Stefan Dullinger, University of Vienna, Austria and 15 international colleagues have shown in a study on biological invasions based on extensive data of alien species from 10 taxonomic groups and 28 European countries that patterns of established alien species richness are more related to historical levels of socio-economic drivers than to contemporary ones.
The seeds of future invasion problems have already been sown and the scientists expect the problem of invasive species to become worse in the next few decades. They say that efforts to control invasive species should be expanded with a special focus on not only those species currently most harmful, but also on early warning and rapid response for species already in the territory that are likely to pose the greatest future threat.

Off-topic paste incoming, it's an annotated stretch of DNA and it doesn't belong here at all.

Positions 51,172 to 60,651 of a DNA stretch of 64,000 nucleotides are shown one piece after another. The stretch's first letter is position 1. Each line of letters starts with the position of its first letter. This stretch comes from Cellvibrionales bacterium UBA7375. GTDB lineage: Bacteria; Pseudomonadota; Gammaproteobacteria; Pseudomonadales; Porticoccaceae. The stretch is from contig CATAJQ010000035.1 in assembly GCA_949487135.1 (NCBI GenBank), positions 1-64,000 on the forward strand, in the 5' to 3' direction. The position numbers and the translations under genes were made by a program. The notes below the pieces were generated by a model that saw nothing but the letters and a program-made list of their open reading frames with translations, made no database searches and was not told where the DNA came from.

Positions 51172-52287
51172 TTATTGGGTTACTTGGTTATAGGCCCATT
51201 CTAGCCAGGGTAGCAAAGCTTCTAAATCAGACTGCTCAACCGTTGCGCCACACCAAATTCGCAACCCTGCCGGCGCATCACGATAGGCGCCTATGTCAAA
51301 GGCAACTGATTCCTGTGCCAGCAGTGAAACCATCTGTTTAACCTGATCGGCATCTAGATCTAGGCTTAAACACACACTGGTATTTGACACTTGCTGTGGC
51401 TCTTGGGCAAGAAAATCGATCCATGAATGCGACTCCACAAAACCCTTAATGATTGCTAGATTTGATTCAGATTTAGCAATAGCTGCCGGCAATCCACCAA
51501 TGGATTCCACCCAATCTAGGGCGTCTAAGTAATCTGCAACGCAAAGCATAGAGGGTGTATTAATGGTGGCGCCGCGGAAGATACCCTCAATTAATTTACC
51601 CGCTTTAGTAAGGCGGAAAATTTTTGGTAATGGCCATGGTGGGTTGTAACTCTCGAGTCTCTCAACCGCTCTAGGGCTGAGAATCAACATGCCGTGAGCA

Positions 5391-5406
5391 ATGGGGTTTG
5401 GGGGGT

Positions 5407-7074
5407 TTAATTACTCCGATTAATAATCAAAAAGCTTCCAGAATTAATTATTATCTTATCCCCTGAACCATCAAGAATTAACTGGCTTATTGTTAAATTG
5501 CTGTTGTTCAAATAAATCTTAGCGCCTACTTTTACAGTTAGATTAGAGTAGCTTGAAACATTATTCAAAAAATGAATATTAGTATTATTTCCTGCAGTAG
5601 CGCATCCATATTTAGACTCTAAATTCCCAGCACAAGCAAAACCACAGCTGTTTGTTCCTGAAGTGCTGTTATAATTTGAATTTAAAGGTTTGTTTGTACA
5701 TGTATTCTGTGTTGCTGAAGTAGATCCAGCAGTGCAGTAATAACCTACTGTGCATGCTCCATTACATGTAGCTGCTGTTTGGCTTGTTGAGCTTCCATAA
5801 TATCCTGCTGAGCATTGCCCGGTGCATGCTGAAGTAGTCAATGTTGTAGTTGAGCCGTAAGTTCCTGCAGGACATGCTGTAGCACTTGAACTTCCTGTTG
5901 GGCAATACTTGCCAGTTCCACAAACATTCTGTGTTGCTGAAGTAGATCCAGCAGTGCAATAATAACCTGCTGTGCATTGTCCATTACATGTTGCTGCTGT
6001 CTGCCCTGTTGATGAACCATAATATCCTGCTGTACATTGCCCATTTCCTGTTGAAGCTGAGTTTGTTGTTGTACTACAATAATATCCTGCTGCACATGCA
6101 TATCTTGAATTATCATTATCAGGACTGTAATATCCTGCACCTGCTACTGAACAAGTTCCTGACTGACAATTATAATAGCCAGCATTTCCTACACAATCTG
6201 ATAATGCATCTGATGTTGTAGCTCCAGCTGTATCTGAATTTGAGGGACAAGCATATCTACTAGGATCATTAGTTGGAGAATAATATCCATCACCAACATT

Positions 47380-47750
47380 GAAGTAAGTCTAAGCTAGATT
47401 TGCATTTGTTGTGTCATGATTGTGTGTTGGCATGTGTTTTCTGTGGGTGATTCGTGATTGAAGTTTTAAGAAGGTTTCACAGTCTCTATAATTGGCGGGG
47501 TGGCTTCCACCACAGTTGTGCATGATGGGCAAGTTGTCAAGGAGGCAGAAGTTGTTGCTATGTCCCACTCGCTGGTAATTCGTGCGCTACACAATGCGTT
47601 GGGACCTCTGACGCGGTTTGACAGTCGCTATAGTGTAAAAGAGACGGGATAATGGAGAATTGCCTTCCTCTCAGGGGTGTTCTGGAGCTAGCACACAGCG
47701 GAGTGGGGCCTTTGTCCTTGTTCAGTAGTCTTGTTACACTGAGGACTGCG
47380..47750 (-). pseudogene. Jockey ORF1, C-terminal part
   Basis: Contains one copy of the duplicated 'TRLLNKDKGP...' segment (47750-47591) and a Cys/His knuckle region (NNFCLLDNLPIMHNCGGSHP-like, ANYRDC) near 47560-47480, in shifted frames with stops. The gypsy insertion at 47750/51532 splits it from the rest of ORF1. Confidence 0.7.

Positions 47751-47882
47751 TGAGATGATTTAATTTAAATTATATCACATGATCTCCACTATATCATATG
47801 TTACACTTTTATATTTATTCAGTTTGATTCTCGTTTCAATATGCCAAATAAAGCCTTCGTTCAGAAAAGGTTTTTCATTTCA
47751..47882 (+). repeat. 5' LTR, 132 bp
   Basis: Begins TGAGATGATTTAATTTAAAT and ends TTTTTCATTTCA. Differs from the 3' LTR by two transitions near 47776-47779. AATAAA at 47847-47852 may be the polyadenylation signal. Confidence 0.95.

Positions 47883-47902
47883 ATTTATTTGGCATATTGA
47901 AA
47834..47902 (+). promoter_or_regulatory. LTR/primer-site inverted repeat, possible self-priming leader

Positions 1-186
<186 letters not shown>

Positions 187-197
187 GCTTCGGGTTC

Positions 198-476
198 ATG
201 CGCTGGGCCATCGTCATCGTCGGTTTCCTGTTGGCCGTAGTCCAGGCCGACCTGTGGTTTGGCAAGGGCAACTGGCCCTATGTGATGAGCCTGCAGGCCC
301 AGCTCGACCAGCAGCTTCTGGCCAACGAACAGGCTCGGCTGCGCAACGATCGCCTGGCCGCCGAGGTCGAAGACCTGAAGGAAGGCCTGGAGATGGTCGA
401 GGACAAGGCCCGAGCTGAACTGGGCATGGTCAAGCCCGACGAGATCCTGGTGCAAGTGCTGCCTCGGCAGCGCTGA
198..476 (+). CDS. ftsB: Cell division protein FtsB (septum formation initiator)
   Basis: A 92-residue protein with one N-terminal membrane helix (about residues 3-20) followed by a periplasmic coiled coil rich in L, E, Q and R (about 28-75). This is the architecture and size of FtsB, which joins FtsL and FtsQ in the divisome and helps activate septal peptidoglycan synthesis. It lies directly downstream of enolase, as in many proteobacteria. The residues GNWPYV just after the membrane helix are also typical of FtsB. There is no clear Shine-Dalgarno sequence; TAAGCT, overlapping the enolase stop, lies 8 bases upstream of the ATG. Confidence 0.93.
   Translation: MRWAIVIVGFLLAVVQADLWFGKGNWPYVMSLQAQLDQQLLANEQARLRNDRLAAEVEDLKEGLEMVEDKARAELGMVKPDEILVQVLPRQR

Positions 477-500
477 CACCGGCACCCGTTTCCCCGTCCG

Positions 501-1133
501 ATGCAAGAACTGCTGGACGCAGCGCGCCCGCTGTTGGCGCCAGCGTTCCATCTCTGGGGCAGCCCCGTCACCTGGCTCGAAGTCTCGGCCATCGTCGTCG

The findings resulted from the three-year project DAISIE (Delivering Alien Invasive Inventory for Europe), funded by European Union within its 6th Framework Programme.
- Socioeconomic legacy yields an invasion debt,
F. Essl, S. Dullinger, W. Rabitsch, P. E. Hulme, K. Hülber, V. Jarošík, I. Kleinbauer, F. Krausmann, I. Kühn, W. Nentwig, M. Vilà, P. Genovesi, F. Gherardi, M. L. Desprez-Loustau, A. Roques, P. Pyšek,
Proceedings of the National Academy of Sciences of the United States of America (PNAS) 2010.
- Helmholtz for Environmental Research (UFZ), Leipzig, Germany